Anyway, on to the menu. You can check out the attached link for menu specifics. In general they offer what an upscale BBQ restaurant should offer, and the prices are reasonable in my opinion. Their apps are a little pricey, but that helps to keep the costs down on their plates and sandwiches I’m sure. I ordered the onion rings because I’ve been in the mood for onion rings lately. These weren’t bad, but they were of the battered variety and I would have preferred the lightly breaded type personally. Onion rings soaked in buttermilk and tossed in flour then fried to crispy perfection define the product for me, so battered rings will always come in second due to my bias. The rings were served with Oak Island sauce, whatever that is. I’ve been to Oak Island and I’ve never seen a sauce like this served there on anything, but it did remind me of the stone crab mustard sauce you get in Florida. Also, it took close to 30 minutes to get the rings even though I ordered after the lunch rush. Not great marks for timing.

I tried to order the NC spare ribs, but was told they were out at the time. I did however confirm, at least according to the waitress, that the ribs are smoked and/or baked before being finished on the grill, so there goes the 20 minutes per side claim from Throwdown. Speaking of the show, the cooker(s) from the show were sitting outside the building. For those of you that like to think the secret of good Q’ is in the equipment, a feeling promoted by folks that like to sell equipment, let me describe the cookers: one was a moderately rusted 250 gallon oil tank modified, as so many are in NC, to hold a cooking grate and charcoal. No big deal. As to the other “specially designed” cooker Ed Mitchell spoke about on the show, it was typical in every way to any other purpose built cooker. Nothing unique at all. If the pig is good, it’s because someone knew how to cook it, not because the cooker was “custom”. Oh, and the melted wheel on the cooker has been replaced for those of you that were worried.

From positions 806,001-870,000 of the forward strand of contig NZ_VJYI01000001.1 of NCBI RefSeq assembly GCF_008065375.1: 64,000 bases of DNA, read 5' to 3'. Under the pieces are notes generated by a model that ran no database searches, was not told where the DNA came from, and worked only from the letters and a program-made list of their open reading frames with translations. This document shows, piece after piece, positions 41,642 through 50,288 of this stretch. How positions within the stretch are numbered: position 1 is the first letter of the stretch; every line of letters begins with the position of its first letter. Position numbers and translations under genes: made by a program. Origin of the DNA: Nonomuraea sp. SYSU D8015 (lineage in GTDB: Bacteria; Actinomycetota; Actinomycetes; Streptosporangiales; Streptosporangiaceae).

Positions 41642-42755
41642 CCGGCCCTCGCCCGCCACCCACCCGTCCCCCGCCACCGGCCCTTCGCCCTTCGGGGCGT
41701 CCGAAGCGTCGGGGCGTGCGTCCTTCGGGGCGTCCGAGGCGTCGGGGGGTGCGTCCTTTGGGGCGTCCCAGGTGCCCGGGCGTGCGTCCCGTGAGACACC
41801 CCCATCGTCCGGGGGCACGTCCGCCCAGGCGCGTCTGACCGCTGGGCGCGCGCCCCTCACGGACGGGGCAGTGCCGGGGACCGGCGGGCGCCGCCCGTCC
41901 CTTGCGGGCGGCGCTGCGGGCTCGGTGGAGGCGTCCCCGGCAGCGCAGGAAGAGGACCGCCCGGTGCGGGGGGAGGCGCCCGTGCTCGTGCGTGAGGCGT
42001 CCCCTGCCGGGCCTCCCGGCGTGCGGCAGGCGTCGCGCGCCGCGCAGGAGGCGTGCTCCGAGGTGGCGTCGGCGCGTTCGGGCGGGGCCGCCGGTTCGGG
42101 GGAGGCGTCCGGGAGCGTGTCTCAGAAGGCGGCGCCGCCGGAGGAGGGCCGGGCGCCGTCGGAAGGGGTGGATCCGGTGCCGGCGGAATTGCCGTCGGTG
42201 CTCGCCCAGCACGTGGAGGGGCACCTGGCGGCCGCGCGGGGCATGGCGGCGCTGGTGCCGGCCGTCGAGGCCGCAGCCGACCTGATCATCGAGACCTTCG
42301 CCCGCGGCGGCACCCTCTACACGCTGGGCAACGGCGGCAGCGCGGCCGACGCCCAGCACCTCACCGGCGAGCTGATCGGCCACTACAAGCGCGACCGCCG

On to the meal that arrived about 15 minutes after the onion rings. I ordered smoked meatloaf, mashed potatoes, and slaw. Meal also came with 2 quarter sized hushpuppies and a single 1.5” diameter biscuit. It was all good. Meatloaf was reheated on grill and had the grill marks to prove it, then topped with an extraordinarily average brown sauce. Potatoes were good also, topped with same sauce (gravy), but nothing exceptional even though they were claimed to be organic. I would usually take non organic Yukon golds mashed with a bunch of butter and buttermilk most days over these, but they weren’t bad. Slaw was above average mayo based. Biscuit was better than most, but likely made with Southern Biscuit Formula L mix, which is some darned good mix for those of you that can get it down south. No problems there. The hushpuppies were smaller than I like, but tasted good anyway. But only two?

So I didn’t even try the ribs or the pulled pork, but I saw plenty of it going out. Looked good, smelled good, and I’m sure tasted good. They cook it in the kitchen over charcoal with some hickory wood thrown on or flavor. The side effect of this cooking arangement is that the fire alarm went off 3 times during my visit almost blasting you out of your seat. The bartender said it happens several times a day. Nice! There were two sauces on the table, an eastern NC sauce, very similar to the one I make where I’ve been accused of not being traditional because I add a little brown sugar and hot sauce. But mine tastes good, and not just like plain vinegar. This one tastes good as well. Good for them! The other sauce was like a modified Lexington style sauce, but with quite a bit of brown sugar and worstershire sauce added. Quite tasty, and very similar to another NC restaurant, Short Sugars BBQ in Reidsville, NC.

So, in summary, pros and cons:

Smell, reasonable prices, good service, pretty waitresses, good food, great iced tea!!, nice but non-BBQ specific décor.

Slow kitchen (bordering on very slow), music and décor, that while appealing, caused disorientation and confusion as to my exact whereabouts, waitresses too young to call me “sugar” and “honey” and not make me feel slightly dirty for letting them, and lastly, maybe a little too much hype. Oh, and they also charged me dinner prices instead of lunch prices, adding about $2.50 to my order. Probably an accident.....

The company that owns The Pit owns several restaurants in the area. I don't know, but I suspect, that Ed Mitchell's presence and involvement is limited to when the camera's are rolling. And to be honest, the footage they showed on Throwdown of Ed kind of doing a two step tableside, took me back to the not so good ole days of the South. I hope he doesn't really do that type of thing when he's there.

This isn’t one of those places where you take bets on how long they’ll be in business, it could be here for a long time, but it is one of those that if you came back in a year you wouldn’t be surprised to see a new name, a French menu, and the same décor and staff. Overall score on scale 1-10 piggys: 7.5-8 piggys